19. Matthew E Says:

    I used to subscribe to The Legion. It ended badly, although I eventually made my peace with DC. I wrote about it here:


    This was, of course, several years ago; maybe it’s different now.

  20. Andrew Davis Says:

    I’ve subscribed to Archie Comics’ Sonic the Hedgehog title many a time. There are plenty of ads inside for subscribing to all sorts of Archie titles. Perhaps Archie and other such companies smaller than DC and Marvel might be willing to talk about subscriptions.

  21. fil Says:

    They have Hulk spaghetti-o’s? Dang, now I want them.

  22. papercut fun Says:

    I never subscribed to any books, but in the days before internet, reviewing the subscriptions pages was a fairly decent way to keep on top of what titles were being cancelled. They’d typically be pulled from the subscription list a few months prior to the official announcement which was usually printed in the last or next-to-last issue of the affected title.

  23. Don MacPherson Says:

    Fil wrote:
    They have Hulk spaghetti-o’s? Dang, now I want them.

    The thing with that product is that you can’t use a can opener to open it. You have to smash the can. 🙂

  24. Happy Subs Guy Says:

    So, I don’t get your point. As a Marvel subscriber, I have gotten interaction with Ms. Pagliuca, who has answered my questions (about converting my titles once they change and about how my Amazing Spider-Man would change when it went to 3x a month) with no problem. You spend the whole article saying how much better Marvel subs are than DC and yet you single out the Marvel employee? That’s pretty jerky.

    Regarding original art because it tickles your nostalgia bone, A) what makes you think you’re the only person to ever have this idea? They probably tried it or can’t do it in this day that artists get paid so much. and B) just because it works for you, doesn’t mean it’s for everyone.

    Silly blogger. Just because you have a forum doesn’t mean you’re always right. That’s the sad reality of the Internet.

  25. Don MacPherson Says:

    Happy Subs guy wrote:
    You spend the whole article saying how much better Marvel subs are than DC and yet you single out the Marvel employee? That’s pretty jerky.

    You’ve missed the general point about the article. First of all, while I did mention a Marvel employee specifically, my mention that DC didn’t answer inquiries at all is just as damning as Marvel’s refusal to comment, if not moreso.

    As for the original subscription art comment, I really don’t understand what you’re saying. I just pointed out that they used to commission original art for subscription ads. I’m not criticizing its loss one way or the other.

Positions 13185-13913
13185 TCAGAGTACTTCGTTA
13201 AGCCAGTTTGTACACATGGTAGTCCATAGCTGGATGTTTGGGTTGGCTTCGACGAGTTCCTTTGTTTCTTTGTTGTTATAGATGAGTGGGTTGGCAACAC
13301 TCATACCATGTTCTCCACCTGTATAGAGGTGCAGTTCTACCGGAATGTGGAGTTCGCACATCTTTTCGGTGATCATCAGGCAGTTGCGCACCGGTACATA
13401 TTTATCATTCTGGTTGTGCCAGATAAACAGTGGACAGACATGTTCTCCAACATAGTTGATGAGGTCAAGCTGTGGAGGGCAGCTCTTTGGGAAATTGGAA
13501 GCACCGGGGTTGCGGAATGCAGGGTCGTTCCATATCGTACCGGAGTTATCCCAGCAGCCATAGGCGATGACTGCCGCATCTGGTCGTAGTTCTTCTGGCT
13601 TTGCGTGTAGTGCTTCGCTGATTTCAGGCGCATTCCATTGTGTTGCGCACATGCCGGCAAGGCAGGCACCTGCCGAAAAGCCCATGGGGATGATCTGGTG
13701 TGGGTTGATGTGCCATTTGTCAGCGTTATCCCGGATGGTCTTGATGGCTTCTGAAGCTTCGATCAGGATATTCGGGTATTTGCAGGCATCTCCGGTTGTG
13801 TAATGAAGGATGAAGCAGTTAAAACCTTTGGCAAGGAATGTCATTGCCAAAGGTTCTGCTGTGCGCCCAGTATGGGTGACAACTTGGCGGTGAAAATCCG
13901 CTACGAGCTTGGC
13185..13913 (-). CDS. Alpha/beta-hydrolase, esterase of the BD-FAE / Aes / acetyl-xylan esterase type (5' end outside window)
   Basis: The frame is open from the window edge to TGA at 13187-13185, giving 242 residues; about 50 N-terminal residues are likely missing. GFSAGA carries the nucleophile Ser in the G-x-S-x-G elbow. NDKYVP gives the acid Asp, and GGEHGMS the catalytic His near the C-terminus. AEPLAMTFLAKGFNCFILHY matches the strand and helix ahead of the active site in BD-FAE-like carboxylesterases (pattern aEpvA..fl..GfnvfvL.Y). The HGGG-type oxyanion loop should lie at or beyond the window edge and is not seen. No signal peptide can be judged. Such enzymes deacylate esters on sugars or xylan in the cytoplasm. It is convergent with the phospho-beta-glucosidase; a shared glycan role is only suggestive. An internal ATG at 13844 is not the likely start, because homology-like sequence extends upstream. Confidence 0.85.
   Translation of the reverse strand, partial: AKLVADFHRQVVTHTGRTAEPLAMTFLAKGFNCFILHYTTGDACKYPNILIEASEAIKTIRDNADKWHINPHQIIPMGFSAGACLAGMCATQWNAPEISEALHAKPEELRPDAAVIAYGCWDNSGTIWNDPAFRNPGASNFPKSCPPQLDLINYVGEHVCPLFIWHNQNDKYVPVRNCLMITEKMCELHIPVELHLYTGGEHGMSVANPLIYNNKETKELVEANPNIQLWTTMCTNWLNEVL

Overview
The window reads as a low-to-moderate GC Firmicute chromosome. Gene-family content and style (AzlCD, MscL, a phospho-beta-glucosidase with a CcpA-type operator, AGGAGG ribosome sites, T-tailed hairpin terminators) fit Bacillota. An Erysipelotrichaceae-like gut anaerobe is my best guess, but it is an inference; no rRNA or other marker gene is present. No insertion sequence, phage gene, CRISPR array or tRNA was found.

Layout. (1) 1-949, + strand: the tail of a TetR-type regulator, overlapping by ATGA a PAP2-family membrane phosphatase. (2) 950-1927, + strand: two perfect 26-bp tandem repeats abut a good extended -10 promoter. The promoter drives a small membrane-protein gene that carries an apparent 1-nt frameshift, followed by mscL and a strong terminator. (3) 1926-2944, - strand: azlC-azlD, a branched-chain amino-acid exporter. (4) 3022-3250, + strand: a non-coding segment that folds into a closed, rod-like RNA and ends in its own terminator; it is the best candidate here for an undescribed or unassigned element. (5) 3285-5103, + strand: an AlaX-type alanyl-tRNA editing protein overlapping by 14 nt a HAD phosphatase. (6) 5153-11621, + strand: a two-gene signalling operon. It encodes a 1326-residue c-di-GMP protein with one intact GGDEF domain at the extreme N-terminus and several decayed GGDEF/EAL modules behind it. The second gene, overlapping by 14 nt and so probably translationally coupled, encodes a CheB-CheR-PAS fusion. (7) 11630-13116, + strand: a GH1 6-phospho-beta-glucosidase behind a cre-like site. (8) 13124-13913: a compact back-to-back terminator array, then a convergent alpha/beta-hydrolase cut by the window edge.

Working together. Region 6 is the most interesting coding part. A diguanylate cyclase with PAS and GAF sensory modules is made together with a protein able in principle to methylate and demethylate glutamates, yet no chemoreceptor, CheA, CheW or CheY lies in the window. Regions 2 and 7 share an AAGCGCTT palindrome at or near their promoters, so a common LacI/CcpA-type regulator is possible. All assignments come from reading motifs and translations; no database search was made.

The defensiveness on behalf of Marvel seems like an extreme emotional response to a rather benign feature.

  26. Ado Hall Says:

    As an Australian comic book fan, I don’t see any alternative to subscriptions (or at least a subscription base). Sure – I have to pick up mini-series and specials from my local comic book store or as a TPB, but for ongoing series, you’re really just throwing money away if you don’t subscribe. An individual issue works out at around $A3.20 (US$3.00), including delivery charges, by subscription, which contrasts rather starkly with the A$4.95 ($US4.70) I have to fork out for a typical US$2.99 issue at my local comic book store. (It used to be A$5.95 before the dollar fell somewhat.)

    I’ve been fairly happy with DC’s subscription service. I’ve been subscribing to 8 titles or so (plus the weeklies) for over two years now and in that time, only 2 issues have gone missing. One was replaced promptly. Unfortunately I haven’t heard back about a replacement for the cancelled Countdown #0 (which morphed into DC Universe #0). Generally issues reach me 3 weeks after release date, though this varies between 2 and 4 weeks, and is often the latter.

    One drawback is cancelled books. I subscribed to Justice League Unlimited for my 12 year old and when that finished was automatically switched to Super Friends for another 5 issues until my subscription expired. You don’t get the option of money back. You can however request a switch to a different series of similar value, or a credit against a new forthcoming series, which is what I did when JSA was canceled some five months or so before Justice Society of America was launched.